Save Energy By Cooking With Your…Thermos?

[social_buttons]A friend recently hipped me to thermos cooking, which takes advantage of the thermos’ insulation to trap and use food’s residual heat for cooking. I was intrigued and immediately starting looking for more information on the subject. Here’s what I learned.

Thermos or vacuum flask cooking is an easy way to save energy. It’s as simple as using a crock pot but requires a fraction of the energy.

You can cook either in a regular old thermos or invest in a vacuum flask. The vacuum flask retains heat a bit better, but they’re on the pricier side. It’s a two part situation, where the food vessel goes inside a vacuum seal that helps retain the heat.

The basic method for cooking dry pasta and grains is to bring the grains and water to a boil on the stove, then pour the boiling food into your preheated thermos. To preheat the thermos, you just pour boiling water into it, so the insides are warm and won’t cool the food. Then you seal it, give it a shake, and let it steep until you’re ready to eat! Since you’re cooking at lower temperatures, it takes longer than making food on the stove, but the energy savings make the planning seem totally worth it. Cooking times seem to range from a just under an hour to overnight, depending on what you’re cooking.

Resources has some really helpful information, including recipes and cooking times for common grains.

I found an incredibly helpful article from Kurt Saxon that includes recipes, tips for planning your day’s thermos-cooked meals, and saving money on food in general.

Several folks recommended Aladdin Stanley as a good brand for thermos cooking.

If you’re looking to make big batches with this method, you might look into this thermal cooker over at Amazon.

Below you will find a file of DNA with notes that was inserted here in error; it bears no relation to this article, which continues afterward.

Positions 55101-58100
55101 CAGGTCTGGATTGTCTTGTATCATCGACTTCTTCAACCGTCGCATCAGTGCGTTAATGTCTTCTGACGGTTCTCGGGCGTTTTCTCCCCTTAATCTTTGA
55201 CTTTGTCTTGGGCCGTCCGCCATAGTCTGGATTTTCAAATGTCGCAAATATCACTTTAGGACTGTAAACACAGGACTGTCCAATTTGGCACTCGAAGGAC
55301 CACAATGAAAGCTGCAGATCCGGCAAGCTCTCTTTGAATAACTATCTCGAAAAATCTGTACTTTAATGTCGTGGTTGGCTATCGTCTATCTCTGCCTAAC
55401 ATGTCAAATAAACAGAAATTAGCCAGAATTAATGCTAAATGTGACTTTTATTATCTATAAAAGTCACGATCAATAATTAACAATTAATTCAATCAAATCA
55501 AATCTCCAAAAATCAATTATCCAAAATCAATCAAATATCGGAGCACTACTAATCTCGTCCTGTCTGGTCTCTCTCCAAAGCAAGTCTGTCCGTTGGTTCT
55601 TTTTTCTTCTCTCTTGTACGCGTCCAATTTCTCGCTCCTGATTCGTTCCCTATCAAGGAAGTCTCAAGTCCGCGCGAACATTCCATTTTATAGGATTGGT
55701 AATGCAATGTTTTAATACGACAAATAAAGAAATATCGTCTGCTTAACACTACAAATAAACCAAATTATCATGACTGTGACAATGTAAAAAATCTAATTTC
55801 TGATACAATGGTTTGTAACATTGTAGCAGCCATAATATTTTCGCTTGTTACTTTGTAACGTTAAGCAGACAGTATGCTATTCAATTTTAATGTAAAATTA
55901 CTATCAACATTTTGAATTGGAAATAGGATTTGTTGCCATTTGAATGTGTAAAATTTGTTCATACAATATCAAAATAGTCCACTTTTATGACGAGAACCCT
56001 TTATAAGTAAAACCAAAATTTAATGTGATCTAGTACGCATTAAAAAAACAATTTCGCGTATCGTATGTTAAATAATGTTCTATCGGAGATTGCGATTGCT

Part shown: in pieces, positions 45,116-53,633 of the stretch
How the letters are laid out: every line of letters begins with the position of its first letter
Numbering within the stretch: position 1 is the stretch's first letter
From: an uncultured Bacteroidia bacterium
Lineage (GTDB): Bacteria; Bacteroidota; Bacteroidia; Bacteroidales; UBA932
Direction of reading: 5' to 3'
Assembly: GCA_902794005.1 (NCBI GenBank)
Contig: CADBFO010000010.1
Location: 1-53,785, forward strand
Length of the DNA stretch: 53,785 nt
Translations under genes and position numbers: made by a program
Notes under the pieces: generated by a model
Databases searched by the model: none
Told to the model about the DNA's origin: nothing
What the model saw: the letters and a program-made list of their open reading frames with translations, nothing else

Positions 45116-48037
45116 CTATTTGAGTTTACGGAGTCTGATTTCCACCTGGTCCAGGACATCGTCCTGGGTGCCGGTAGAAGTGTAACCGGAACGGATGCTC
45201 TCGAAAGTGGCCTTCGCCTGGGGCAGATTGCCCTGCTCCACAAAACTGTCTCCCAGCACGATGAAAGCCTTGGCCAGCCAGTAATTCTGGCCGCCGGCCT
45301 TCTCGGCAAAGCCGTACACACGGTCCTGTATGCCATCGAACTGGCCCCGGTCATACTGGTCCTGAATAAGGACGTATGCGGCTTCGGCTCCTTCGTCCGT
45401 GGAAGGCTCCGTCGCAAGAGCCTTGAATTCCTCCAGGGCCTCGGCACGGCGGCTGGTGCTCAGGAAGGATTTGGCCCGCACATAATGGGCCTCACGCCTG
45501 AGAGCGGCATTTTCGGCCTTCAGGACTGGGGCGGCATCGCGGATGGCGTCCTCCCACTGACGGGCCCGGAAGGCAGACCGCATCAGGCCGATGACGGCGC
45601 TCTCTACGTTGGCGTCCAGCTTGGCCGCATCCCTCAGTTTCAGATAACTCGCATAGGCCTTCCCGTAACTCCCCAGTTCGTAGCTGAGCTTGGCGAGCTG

Have any of you tried your hands at thermos cooking? I’d love to hear your stories!

Image Credits:
Steel Cut Oats. Creative Commons photo by dlifson
Aladdin Stanley Thermos. Photo via Amazon

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10 thoughts on “Save Energy By Cooking With Your…Thermos?”

  1. What a fascinating idea, I never thought of cooking in a thermos. Though to play devils advocate, I have to wonder how difficult the cleanup would be. Thanks for the cool article.

  2. I handle the marketing for Stanley and can verify that the Stanley vacuum bottles work great for cooking everything from oatmeal to hot dogs to pasta. We love to hear how else you guys cook w/ your bottles. Share more! We’re always amazed at how innovative you all are. Thanks for the post.

  3. That Thermos has a very narrow opening. How does a person get the stuff out? Oatmeal can get thick sometimes and pasta can be sticky.

  4. Thanks, John! Cleanup is a great point…maybe a bottle brush?

    JoAnne – Thanks for the information!

    La Donna – Great question! A little patience and a fork, spoon, or pair of chopsticks should do the trick. :)

  5. Jonathan Eyler-Werve

    This is a great idea in summer months, and dumb in the winter.

    In the prime oatmeal & soup season (winter), there’s no energy gain from this vs. my gas stovetop.

    Here’s why: as a resident of a cold climate who heats the house with gas, I’m already converting lots and lots of gas into heat. Heating stuff on my stove (with the same gas that would be burning in my furnace) converts that gas into heat AND food at the same time. Since the thermostat is in the kitchen, the furnace runs less in balance, keeping the electric fan turned off. By running the stove, you’re harvesting utility from an existing energy stream.

    For electric stoves and microwave users who heat with gas, there’s some energy savings from this.

    Where this makes sense, is in the summer, when you’re paying (in energy use) to COOL the house. Any reduction in overall heat output has double savings: less gas out, less A/C running to compensate.